Dynamic cyber-threats, evolving regulatory enforcement, and continuous technological advances portend that every company should expect investigative scrutiny of its technological risk management processes. Implementing technical measures is not enough. Compliance executives must design programs and implement protocols to proactively identify and manage the enterprise risk posed by data theft and economic espionage.
Organizations with valuable intellectual property, sensitive data, and novel technologies face an unprecedented technological risk landscape. Sophisticated hackers, often sponsored by foreign governments, can target any organization. The Cyberspace Solarium Commission warned that “our adversaries have developed new tools that hold data and essential information systems at risk [and] … enable more sophisticated cyberattacks at greater scale, for lower cost, and by a host of capable adversaries.”
While targeted company data breaches continue to make headlines, there is also a new trend of systemic cyber-campaigns with indiscriminate effects. The “WannaCry” ransomware attack launched by North Korea hit 100 countries and cost more than $8 billion. The “NotPetya” cyber-attack caused worldwide losses of $10 billion. In a recent case, the U.S. Department of Justice alleged that Iranian hackers stole 31 terabytes of documents and data from more than 315 universities in 22 countries, 30 American companies, and five American government agencies. In another matter, the Department charged Chinese agents for stealing intellectual property, data, and other valuable information from more than 45 technology companies and U.S. government agencies. One industry study noted simply: “Seemingly, no matter what defensive measures security professionals put in place, attackers are able to circumvent them.”
In response, the regulatory framework surrounding data security is growing more complex. Federal agencies now consider cyber-security in regulatory approvals for everything from vehicles to medical devices and make cyber-security a significant factor in government contracts and procurement. And if a data breach occurs, state attorneys general, the Securities and Exchange Commission, the Federal Trade Commission, foreign data protection authorities, and others investigate the cause and penalize companies for failing to anticipate attacks and protect data.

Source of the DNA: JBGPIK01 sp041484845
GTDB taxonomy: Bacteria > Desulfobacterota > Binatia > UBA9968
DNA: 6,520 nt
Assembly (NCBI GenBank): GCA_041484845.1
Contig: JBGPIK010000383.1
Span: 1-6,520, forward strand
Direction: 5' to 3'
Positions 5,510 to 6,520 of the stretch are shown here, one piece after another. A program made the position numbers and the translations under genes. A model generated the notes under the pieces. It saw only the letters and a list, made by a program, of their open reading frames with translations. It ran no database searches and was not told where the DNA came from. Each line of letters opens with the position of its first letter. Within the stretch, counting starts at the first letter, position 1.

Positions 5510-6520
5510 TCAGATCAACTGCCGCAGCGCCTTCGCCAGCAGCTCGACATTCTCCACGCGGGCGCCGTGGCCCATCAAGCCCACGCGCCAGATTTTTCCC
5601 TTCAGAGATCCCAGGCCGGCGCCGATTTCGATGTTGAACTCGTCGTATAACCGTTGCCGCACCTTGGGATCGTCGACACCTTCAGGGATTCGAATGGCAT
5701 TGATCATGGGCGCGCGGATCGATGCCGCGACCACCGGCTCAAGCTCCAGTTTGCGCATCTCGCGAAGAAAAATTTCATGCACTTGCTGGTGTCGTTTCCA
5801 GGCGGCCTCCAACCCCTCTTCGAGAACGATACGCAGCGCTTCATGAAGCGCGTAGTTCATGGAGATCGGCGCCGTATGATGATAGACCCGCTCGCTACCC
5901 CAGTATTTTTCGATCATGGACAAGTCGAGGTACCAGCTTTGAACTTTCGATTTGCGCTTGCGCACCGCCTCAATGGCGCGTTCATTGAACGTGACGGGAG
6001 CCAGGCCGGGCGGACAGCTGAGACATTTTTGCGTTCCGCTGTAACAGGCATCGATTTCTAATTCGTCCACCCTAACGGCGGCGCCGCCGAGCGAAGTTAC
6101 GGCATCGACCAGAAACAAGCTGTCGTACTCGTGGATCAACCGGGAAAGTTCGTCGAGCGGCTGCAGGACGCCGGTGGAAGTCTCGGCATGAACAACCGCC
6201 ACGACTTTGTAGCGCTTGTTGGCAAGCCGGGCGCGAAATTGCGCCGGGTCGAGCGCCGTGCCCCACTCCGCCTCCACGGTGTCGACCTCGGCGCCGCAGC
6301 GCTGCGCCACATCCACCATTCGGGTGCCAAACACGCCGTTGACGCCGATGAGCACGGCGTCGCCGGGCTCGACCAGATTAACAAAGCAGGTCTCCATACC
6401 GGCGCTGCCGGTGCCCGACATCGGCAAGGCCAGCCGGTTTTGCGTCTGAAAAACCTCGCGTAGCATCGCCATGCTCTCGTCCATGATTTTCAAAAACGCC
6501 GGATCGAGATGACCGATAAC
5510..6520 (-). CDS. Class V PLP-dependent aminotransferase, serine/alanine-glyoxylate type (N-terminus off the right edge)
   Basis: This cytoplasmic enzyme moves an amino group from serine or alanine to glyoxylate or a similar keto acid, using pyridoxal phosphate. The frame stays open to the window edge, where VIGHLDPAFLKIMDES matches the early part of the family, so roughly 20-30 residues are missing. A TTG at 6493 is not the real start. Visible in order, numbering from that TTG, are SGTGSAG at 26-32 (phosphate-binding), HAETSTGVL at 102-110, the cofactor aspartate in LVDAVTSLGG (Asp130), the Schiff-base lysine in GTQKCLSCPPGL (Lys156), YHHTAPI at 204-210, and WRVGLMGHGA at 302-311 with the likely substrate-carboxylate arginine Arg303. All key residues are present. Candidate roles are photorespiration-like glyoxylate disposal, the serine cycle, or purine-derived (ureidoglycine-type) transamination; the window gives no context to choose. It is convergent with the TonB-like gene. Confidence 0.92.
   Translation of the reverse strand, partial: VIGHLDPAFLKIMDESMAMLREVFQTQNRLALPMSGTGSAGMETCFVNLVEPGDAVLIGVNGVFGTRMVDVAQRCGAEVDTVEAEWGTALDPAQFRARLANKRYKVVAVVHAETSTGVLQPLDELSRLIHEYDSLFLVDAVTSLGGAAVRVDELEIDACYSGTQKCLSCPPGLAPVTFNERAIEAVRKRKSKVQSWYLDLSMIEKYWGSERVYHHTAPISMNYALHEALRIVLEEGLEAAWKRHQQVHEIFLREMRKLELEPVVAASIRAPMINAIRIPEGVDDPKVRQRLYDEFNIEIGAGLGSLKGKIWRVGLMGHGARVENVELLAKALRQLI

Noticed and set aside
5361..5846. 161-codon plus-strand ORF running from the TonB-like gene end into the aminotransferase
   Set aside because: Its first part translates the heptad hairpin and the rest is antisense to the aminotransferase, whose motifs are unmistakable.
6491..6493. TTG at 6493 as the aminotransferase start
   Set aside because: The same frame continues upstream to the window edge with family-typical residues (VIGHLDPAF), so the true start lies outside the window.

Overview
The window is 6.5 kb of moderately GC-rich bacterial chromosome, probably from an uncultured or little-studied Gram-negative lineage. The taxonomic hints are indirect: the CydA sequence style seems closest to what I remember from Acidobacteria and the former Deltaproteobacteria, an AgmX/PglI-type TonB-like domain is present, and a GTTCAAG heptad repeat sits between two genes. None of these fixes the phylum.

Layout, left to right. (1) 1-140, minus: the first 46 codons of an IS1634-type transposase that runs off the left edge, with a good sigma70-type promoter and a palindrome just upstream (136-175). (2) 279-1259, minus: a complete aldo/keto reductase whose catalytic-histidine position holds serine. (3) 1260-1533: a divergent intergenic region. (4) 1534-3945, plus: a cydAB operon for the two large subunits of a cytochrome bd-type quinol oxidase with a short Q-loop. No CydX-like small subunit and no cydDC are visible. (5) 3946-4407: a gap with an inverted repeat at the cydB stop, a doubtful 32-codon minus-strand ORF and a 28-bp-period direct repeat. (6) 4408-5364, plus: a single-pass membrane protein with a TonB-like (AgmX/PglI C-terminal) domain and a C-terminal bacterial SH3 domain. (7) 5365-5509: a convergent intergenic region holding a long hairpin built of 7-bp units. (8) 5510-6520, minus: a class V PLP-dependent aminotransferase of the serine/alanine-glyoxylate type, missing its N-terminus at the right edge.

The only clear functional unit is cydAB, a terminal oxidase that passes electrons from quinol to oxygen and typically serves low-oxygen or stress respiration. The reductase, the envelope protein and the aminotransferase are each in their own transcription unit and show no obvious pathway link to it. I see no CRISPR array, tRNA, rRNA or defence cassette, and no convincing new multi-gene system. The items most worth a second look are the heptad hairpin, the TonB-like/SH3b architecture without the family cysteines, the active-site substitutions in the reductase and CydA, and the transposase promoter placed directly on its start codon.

This trend will only grow. The Department of Justice requested that any national data breach notification law include a requirement to “promptly” notify law enforcement. Similarly, the Department of Commerce recently proposed a rule authorizing national security reviews of a wide range of foreign communications equipment and services acquisitions, including providers of cloud services, software, and medical and video devices.
Companies need to shift their compliance mindset to address this new landscape and integrate technological defense into their operations by taking six steps:
- Identify threats. Establish processes to identify new cyber-threats; implement policies, training, and technical actions to mitigate threats; and develop effective mechanisms to assess compliance.
- Address regulatory changes. Review new regulatory and enforcement actions and respond with proactive internal assessments and necessary corrections.
- Conduct ongoing due diligence. Regularly assess and update vetting of suppliers, service providers, vendors, and customers that import risk.
- Manage technological adoption. Participate in procurement and deployment processes to spot risks and develop mitigation strategies as new technologies create new vulnerabilities.
- Update resilience plans. Craft resilience plans for data theft and other cyber-breaches with remedial measures that extend beyond strategies to continue operations.
- Document compliance. Document policies, procedures, and compliance measures, with an eye toward future inquiries. Enforcement authorities are not impressed by written policies and procedures; organizations need to demonstrate effective implementation and continuous improvement.
Organizations that adopt a “when, not if” approach to cyber-attacks will take proactive steps that defend against breaches and mitigate damage when they occur. Companies should expect investors, business partners, legislators, regulators, enforcement authorities, and other stakeholders to ask whether they have devoted appropriate attention to technological risk, and compliance professionals should be able to prove that they have anticipated attacks and prepared to address them.
Rod Rosenstein, a partner with King & Spalding, served in the U.S. Department of Justice for three decades, including as Deputy Attorney General and U.S. Attorney for Maryland. He helps clients resolve complex regulatory and litigation challenges, including government investigations, crisis management, internal investigations, national security, compliance, and monitoring.
Sumon Dantiki, a partner at King & Spalding, served in several senior roles at the U.S. Department of Justice, including as Senior Counselor to the Director of the FBI. A former federal prosecutor, Sumon helps clients prevent and address national security, cyber, and data privacy matters, as well as other critical risks.